Originating from the Sea of Okhotsk in the Camchatca region of eastern Russia, and also native to the Bering Sea, the red king crab (Paralithodes camtschatica) was introduced to parts of the Russian waters of the Barents Sea in the 1960’s. In the mid 1970’s, individual specimens started to appear as bycatch on both sides of the shared Russian/Norwegian border. Since that time, bycatch numbers have increased significantly in that region.
The king crab is a valuable food source and as the world’s largest edible crab, it is the most commercially important of all crabs. Whilst a number of studies have examined the optimum harvesting strategies for the species, very little has been done to understand the potential ecological impact that the species is likely to have in non-native waters.
The crab’s diet appears to include a wide range of organisms, especially polychaetes worms, small bivalves such as clams and echinoderms like sea urchins and starfish. It consumes large quantities of food relative to its body size; creating concern that serious depletion of some benthic (bottom dwelling) species may occur where there are high concentrations of crabs in a limited area. The crab may well be a significant food competitor of bottom-feeding fishes. Whilst they do not compete directly with any other species, as they are generalist predators and voracious feeders, they can alter the balance of the ecosystem.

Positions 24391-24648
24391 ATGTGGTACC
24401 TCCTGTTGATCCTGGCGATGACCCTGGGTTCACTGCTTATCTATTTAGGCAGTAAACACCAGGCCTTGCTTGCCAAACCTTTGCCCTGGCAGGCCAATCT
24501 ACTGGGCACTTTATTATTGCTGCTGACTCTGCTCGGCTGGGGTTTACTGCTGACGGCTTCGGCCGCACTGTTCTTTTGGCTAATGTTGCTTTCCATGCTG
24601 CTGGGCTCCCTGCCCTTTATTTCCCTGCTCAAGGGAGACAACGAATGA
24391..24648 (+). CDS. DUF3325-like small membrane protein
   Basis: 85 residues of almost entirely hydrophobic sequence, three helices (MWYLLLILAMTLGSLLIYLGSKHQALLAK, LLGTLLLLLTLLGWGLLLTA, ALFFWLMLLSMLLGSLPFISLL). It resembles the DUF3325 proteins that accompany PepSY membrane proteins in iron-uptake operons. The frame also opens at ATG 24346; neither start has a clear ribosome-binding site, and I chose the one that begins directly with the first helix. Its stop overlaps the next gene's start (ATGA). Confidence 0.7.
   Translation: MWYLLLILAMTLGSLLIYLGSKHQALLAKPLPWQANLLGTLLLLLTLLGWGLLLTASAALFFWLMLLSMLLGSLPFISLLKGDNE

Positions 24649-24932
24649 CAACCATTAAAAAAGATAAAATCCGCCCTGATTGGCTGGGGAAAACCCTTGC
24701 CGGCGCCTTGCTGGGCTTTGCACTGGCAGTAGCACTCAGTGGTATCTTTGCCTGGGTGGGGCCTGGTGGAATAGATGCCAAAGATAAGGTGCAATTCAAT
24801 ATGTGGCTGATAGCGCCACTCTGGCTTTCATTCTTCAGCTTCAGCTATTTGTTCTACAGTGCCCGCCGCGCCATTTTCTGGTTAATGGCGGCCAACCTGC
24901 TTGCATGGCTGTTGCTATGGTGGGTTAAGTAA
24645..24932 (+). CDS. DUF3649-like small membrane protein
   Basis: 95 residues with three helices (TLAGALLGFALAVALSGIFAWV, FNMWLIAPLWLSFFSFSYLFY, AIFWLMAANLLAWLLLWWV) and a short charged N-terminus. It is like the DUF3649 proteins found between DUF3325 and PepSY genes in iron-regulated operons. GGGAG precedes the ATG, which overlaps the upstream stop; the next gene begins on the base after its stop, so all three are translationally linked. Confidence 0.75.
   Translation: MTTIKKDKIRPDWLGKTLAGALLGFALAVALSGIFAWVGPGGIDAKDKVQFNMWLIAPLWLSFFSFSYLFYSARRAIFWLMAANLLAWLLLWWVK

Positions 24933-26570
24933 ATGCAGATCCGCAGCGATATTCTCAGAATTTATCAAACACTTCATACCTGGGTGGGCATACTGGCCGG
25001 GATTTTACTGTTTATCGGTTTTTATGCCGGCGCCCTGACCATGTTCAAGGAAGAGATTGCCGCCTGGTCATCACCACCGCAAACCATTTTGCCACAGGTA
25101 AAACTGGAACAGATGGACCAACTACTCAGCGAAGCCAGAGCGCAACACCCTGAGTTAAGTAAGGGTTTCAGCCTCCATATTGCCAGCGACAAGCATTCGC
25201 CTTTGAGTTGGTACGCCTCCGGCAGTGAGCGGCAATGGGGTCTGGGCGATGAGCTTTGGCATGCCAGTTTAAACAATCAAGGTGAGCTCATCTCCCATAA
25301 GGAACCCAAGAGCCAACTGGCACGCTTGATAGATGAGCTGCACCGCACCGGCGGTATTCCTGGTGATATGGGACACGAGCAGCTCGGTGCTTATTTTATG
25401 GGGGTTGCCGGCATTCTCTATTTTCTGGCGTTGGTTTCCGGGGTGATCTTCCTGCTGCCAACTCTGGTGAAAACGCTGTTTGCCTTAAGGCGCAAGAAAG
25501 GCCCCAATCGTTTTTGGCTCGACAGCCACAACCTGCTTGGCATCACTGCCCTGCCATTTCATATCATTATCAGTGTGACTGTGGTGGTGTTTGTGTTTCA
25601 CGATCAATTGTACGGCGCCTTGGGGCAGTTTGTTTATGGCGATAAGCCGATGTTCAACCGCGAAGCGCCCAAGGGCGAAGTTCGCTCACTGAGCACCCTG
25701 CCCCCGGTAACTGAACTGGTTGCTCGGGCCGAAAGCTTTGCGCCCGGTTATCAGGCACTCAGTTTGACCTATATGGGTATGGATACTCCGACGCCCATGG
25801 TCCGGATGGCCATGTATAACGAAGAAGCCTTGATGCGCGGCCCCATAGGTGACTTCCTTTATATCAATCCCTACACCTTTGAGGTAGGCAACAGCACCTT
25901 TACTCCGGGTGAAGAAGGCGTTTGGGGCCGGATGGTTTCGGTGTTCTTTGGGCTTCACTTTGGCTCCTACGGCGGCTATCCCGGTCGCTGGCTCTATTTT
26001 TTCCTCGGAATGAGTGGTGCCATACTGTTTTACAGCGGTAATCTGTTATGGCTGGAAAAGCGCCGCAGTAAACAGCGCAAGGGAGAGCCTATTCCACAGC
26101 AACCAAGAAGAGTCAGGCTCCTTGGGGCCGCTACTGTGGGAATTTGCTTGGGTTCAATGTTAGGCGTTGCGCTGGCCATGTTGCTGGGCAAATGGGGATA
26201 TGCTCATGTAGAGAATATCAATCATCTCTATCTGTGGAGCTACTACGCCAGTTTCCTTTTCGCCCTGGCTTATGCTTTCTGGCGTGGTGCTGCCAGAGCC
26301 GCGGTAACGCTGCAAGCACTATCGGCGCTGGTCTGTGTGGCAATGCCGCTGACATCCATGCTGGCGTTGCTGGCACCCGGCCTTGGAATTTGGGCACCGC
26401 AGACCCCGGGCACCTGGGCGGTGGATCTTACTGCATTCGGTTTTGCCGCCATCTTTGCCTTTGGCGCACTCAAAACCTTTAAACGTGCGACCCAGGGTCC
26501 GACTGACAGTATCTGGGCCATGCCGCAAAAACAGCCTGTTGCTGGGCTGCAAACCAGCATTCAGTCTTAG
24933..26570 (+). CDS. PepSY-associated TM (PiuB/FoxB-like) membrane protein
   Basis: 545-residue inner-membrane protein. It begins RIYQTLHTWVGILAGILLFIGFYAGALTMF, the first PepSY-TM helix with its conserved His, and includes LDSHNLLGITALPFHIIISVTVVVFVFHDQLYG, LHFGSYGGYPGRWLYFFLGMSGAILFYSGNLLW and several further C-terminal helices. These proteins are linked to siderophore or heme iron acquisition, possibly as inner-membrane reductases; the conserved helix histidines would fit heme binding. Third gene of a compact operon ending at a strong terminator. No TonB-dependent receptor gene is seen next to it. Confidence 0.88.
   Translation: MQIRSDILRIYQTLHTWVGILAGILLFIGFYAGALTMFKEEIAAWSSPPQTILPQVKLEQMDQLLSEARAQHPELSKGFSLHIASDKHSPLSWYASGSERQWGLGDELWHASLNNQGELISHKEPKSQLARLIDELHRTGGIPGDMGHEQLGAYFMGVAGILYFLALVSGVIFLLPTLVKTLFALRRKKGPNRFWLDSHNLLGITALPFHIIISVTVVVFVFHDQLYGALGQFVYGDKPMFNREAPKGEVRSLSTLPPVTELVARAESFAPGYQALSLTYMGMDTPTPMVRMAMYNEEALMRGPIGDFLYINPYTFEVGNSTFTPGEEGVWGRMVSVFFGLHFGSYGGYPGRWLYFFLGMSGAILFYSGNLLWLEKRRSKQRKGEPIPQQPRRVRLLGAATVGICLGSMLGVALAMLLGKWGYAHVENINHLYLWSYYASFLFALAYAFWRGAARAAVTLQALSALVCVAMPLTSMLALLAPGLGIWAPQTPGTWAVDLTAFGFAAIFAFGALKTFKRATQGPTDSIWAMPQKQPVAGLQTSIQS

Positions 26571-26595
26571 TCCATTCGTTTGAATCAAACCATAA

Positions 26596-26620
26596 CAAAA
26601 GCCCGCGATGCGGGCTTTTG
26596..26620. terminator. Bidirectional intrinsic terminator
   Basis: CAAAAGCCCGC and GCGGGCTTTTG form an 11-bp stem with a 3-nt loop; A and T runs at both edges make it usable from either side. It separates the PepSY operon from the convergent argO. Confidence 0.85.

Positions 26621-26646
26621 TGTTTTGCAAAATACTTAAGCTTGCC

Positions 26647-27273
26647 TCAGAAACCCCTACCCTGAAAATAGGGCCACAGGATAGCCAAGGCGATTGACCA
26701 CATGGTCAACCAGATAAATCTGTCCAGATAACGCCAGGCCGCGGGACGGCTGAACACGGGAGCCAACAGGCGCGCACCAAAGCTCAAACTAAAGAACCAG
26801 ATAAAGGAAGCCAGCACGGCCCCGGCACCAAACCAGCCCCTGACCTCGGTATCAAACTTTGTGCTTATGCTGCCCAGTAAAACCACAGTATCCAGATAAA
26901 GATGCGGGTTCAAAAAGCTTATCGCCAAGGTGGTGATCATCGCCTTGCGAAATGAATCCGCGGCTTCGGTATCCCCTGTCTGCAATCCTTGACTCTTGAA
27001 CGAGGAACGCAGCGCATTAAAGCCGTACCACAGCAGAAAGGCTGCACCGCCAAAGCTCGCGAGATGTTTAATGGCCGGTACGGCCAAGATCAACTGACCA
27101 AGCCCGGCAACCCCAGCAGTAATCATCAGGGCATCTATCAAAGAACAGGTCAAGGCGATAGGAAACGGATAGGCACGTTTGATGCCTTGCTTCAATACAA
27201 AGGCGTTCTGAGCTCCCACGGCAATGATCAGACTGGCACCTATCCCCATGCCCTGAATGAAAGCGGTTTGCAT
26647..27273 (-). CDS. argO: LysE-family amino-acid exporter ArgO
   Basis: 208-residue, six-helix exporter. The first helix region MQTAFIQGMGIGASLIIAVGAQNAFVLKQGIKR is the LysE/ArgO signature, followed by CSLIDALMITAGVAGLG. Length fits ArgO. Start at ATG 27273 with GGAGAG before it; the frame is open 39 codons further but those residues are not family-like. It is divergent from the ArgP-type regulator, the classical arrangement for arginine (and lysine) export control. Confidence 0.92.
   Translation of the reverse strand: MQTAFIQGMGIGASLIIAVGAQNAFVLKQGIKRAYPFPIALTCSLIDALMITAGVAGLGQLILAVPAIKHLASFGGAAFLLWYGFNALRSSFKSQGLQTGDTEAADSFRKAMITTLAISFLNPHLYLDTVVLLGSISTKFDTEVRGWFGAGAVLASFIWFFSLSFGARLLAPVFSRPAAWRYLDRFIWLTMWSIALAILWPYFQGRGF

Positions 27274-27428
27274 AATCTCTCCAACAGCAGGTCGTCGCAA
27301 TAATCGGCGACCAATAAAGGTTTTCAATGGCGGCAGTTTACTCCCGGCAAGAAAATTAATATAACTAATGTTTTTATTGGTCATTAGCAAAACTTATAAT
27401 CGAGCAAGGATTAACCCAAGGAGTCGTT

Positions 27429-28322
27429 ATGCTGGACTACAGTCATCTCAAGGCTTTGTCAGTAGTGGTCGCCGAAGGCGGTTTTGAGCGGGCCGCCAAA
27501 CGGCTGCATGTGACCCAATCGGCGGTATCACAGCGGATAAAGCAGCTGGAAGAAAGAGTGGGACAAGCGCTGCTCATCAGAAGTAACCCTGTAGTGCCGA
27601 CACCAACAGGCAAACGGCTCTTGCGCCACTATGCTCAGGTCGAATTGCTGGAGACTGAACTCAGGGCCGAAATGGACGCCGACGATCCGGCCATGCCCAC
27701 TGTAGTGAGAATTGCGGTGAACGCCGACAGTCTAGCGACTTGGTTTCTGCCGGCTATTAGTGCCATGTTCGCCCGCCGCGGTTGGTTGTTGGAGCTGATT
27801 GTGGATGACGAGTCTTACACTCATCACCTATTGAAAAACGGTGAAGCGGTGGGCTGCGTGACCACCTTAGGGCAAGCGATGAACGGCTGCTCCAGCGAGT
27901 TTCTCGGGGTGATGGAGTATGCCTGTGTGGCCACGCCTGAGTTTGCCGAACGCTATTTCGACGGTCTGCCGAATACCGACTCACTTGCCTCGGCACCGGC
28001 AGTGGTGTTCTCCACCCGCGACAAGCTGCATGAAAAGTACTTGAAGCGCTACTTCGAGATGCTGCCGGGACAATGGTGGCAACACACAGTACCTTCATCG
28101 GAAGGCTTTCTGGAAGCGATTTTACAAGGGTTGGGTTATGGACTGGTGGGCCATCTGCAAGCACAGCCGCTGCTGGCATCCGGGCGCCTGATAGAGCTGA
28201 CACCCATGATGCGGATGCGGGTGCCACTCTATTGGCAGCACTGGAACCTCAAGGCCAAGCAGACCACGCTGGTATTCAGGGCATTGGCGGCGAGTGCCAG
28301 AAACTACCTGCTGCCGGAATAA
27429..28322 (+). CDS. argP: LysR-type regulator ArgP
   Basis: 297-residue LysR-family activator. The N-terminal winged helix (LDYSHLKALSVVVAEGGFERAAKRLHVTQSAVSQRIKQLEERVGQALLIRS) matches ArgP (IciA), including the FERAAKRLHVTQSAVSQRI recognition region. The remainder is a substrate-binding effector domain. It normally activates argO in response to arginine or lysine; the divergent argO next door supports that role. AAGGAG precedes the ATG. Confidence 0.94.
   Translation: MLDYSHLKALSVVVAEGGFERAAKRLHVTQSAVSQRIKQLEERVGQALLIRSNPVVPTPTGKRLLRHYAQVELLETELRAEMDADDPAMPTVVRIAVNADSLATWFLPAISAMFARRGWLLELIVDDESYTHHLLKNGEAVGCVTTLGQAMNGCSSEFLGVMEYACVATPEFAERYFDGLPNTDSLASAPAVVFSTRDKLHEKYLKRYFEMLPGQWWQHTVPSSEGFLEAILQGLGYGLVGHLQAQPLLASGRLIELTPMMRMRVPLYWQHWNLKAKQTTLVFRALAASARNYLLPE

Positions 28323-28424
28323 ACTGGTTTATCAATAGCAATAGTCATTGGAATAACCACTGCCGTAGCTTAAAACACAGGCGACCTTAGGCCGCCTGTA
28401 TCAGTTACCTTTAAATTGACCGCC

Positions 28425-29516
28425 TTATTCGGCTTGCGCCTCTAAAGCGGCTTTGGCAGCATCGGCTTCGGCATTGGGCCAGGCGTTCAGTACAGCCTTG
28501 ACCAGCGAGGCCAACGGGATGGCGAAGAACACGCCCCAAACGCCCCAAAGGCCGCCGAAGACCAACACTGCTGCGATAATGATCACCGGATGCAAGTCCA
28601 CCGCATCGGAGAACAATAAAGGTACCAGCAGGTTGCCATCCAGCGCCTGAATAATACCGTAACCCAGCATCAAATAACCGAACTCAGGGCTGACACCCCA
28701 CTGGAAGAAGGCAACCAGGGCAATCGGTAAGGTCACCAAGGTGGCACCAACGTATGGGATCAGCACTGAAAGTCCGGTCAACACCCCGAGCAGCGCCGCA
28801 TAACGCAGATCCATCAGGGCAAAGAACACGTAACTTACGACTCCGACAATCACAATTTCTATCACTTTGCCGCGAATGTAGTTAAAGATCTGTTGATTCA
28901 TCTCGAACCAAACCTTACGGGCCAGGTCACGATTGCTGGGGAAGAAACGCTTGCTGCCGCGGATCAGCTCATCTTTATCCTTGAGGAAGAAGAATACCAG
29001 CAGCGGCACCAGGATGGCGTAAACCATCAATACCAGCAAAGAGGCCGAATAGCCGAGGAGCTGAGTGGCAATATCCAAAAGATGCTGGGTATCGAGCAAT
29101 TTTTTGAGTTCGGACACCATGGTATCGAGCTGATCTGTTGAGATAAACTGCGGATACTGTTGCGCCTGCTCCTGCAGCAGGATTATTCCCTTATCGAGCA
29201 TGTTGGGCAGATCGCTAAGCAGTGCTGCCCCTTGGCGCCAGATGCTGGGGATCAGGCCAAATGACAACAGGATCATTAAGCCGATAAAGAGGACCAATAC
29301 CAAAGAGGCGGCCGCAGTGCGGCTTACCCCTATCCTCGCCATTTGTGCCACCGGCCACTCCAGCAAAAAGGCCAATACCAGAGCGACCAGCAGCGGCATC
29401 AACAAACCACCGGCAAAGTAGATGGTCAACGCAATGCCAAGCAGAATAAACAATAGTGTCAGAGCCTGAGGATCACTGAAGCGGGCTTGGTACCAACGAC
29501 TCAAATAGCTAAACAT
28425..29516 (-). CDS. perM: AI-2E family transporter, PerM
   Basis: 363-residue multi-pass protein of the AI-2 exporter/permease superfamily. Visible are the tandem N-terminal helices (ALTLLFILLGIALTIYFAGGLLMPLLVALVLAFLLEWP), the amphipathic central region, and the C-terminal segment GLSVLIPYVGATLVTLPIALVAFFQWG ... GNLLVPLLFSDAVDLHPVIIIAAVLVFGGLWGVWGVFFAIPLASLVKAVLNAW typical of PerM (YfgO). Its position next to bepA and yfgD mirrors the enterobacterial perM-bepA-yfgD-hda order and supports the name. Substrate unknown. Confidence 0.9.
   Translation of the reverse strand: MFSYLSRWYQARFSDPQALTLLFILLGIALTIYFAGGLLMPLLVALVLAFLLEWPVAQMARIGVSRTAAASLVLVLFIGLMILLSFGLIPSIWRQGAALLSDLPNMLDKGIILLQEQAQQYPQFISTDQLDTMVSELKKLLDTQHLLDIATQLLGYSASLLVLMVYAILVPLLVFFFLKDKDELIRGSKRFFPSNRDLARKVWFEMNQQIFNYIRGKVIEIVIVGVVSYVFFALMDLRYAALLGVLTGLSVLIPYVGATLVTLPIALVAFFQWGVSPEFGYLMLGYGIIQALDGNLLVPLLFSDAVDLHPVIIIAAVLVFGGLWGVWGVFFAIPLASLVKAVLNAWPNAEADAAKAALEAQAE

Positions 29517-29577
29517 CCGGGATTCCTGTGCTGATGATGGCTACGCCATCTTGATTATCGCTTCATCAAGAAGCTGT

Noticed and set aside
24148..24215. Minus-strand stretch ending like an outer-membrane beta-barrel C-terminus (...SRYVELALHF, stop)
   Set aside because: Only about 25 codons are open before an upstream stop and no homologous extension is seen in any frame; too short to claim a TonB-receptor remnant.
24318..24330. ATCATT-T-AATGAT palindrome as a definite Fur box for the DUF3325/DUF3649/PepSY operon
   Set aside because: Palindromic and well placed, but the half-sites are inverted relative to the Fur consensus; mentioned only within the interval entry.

The red king crab population is dramatically rising in numbers and spreading in distribution. The Barents Sea population has increased six-fold since 1995, with an estimated 12 million members of the species now resident. The crabs can be found at depths ranging from the shoreline down to 400 metres, depending on size, age and season.
One of the largest crabs, they can live for up to 25 years in the Arctic and can grow up to 1.5m, weighing up to 8-10 kg. King crabs are unique in that they have only 6 legs while most crabs have 8. When alive, it is actually dark burgundy in colour.
There are two other species of king crab that can be found in the region. The blue king crab (Paralithodes platypus) is actually brown when alive, with royal blue highlights. It has more spines on the shell.
The shell of the smaller brown or golden king crab (Lithodes aequispina) is a uniform light brown to golden colour. These last two species should not be recorded in the Global Dive Log, but please feel free to note any that you see in your dive log, so that other earthdivers can share in your experience.